EGU General Assembly 2022
© Author(s) 2022. This work is distributed under
the Creative Commons Attribution 4.0 License.

Oxygen in the trapped air: identifying primary atmospheric signals and secondary bubble close-off fractionation

Yuzhen Yan1, Michael Bender1,2, and John Higgins1
Yuzhen Yan et al.
  • 1Department of Geosciences, Princeton University, Princeton, NJ, USA
  • 2School of Oceanography, Shanghai Jiao Tong University, Shanghai, China

Ice cores offer a unique opportunity to study past atmospheric composition because the trapped gases are ultimately derived from ancient atmosphere. This distinctive ability has motivated some pioneering efforts in the late 1980s to measure the elemental composition of the trapped air. The goal at that time was to reconstruct past atmospheric O2 concentration variations (PO2), the primary (atmospheric) signal. However, these measurements quickly revealed that oxygen, argon, and nitrogen concentrations in the ice (expressed as δO2/N2 and δAr/N2) are altered by gas-trapping processes. This is the secondary (and confounding) signal formation process.

Such alterations have long thwarted the application of ice core δO2/N2 to reconstruct true PO2. Empirically though, δO2/N2 in the trapped air has a high coherency with local summer insolation, but the cause is not well understood. Presumably, the intensity of sunlight on the surface of the ice sheet determines the extent and nature of snow metamorphism, which in turn modulates the magnitude of O2 and Ar losses relative to N2 at the “bubble close-off depth” (typically 70-120 m in polar regions).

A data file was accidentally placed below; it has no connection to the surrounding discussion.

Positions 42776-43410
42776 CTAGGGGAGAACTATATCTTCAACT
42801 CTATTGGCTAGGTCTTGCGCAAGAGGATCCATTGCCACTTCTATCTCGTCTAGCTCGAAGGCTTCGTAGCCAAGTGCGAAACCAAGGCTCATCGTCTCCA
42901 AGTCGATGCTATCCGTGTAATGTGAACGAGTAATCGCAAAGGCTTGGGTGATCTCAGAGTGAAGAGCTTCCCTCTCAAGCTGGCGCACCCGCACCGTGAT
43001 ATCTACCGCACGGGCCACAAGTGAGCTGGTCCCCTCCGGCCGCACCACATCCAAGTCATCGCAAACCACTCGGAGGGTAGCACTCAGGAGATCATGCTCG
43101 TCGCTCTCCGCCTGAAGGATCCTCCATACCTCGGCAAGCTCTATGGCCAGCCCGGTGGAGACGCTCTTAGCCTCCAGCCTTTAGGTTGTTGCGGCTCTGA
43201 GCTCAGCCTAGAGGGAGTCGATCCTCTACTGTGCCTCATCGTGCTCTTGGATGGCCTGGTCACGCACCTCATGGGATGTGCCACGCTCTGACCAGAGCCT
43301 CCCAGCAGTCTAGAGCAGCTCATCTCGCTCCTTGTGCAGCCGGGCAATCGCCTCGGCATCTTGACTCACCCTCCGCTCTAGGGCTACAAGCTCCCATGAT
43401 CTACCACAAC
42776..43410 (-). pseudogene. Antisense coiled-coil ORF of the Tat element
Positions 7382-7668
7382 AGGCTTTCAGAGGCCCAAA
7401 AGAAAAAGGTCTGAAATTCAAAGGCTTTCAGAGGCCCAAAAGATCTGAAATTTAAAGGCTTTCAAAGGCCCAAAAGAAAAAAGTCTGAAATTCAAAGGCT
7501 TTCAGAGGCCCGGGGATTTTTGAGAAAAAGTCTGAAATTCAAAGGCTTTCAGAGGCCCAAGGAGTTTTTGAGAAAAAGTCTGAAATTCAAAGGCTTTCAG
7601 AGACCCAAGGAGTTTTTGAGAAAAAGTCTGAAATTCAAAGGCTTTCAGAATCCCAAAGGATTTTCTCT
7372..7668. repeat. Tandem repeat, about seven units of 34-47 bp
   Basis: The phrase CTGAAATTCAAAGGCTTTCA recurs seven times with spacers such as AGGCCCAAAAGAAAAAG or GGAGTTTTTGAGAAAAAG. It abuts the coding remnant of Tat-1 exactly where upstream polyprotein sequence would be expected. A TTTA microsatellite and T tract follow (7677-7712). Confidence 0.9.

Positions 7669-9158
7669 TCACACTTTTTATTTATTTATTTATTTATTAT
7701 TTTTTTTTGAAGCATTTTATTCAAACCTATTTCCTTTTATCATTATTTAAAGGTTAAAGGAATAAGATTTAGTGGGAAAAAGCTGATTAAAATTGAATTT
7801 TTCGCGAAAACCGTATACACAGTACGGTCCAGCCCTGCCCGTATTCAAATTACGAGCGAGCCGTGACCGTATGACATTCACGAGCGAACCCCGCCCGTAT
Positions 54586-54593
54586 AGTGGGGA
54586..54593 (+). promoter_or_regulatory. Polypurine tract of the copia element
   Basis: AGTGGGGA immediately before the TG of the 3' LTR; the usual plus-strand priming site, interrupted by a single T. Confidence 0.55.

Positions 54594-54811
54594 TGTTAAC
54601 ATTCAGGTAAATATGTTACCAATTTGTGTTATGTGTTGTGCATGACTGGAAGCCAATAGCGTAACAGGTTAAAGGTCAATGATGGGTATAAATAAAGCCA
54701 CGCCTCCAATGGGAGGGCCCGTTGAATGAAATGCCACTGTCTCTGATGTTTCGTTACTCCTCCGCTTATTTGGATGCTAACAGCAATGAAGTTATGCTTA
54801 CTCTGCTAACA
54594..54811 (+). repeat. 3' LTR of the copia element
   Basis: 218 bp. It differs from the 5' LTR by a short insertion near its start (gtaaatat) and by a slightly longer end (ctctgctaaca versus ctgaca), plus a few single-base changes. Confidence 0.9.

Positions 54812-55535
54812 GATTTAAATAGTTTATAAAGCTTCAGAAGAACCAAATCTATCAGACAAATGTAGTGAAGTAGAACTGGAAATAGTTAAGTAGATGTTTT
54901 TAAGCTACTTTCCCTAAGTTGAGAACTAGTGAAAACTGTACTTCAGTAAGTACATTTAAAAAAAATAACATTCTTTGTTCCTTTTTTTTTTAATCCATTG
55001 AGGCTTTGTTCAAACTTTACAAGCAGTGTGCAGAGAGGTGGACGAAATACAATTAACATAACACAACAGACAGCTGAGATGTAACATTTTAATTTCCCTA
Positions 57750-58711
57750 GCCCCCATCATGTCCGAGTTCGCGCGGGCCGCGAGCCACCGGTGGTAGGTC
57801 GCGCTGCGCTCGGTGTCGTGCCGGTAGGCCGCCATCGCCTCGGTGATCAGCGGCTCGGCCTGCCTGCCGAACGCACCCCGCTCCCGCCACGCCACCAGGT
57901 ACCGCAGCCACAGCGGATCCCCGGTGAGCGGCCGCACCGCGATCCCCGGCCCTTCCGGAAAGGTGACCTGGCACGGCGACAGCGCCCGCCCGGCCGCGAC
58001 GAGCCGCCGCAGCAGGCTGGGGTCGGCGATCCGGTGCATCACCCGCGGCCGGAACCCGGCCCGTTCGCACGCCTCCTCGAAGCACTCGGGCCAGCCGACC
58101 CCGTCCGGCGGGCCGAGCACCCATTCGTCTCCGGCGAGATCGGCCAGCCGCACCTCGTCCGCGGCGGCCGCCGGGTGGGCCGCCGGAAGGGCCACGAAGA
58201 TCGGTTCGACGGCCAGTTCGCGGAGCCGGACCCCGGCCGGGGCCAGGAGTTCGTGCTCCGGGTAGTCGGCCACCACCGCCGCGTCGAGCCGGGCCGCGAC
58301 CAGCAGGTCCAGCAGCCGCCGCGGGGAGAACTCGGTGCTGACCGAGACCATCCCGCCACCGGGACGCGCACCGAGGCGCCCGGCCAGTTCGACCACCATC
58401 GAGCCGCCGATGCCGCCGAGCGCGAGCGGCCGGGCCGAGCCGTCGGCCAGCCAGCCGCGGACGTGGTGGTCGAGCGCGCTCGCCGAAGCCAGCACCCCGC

Here, we discuss recent efforts to identify the secondary signals in δO2/N2 and extract the primary, atmospheric PO2 signals. First, using δAr/N2 as a proxy for insolation, we show that PO2 remained stable prior to the Mid-Pleistocene Transition (MPT), the shift from 40- to 100-kyr glacial cycles. After the MPT, however, PO2 began to decline, possibly linked to enhanced to weathering as a result of glacier expansion and, to a lesser degree, more exposed areas of the continental shelves.

Next, we proceed to exploit the secondary signal itself. That is, δO2/N2 and δAr/N2 could be used as a direct proxy of local insolation. By examining the relationship between elemental ratios and temperature proxies, we explore the relationship between high-latitude southern hemisphere insolation and Antarctic temperature in three time slices in the Pleistocene. The implications for the nature of 40-kyr glacial cycles will be discussed.

How to cite: Yan, Y., Bender, M., and Higgins, J.: Oxygen in the trapped air: identifying primary atmospheric signals and secondary bubble close-off fractionation, EGU General Assembly 2022, Vienna, Austria, 23–27 May 2022, EGU22-12025,, 2022.

Comments on the

to access the discussion